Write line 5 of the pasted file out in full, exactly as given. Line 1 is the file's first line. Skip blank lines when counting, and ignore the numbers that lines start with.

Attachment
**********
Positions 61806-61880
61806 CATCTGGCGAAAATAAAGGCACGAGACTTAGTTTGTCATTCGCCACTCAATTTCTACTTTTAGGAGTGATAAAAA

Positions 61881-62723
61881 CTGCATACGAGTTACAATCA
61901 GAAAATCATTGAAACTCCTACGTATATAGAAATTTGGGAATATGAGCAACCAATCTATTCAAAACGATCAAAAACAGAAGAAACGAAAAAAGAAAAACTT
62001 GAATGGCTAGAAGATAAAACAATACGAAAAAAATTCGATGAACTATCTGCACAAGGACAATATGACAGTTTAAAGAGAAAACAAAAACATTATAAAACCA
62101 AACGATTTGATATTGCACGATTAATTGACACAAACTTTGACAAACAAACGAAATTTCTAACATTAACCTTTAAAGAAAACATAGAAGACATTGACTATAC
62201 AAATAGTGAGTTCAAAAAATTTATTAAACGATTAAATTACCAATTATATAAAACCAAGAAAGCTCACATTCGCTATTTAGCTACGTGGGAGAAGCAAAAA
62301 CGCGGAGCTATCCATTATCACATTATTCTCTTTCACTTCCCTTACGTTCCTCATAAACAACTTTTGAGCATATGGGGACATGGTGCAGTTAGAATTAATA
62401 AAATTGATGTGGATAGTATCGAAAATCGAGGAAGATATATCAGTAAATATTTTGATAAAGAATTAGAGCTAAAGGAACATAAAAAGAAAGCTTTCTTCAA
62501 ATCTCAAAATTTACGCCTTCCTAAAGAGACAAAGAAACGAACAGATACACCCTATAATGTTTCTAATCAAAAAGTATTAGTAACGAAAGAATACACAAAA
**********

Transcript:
61901 GAAAATCATTGAAACTCCTACGTATATAGAAATTTGGGAATATGAGCAACCAATCTATTCAAAACGATCAAAAACAGAAGAAACGAAAAAAGAAAAACTT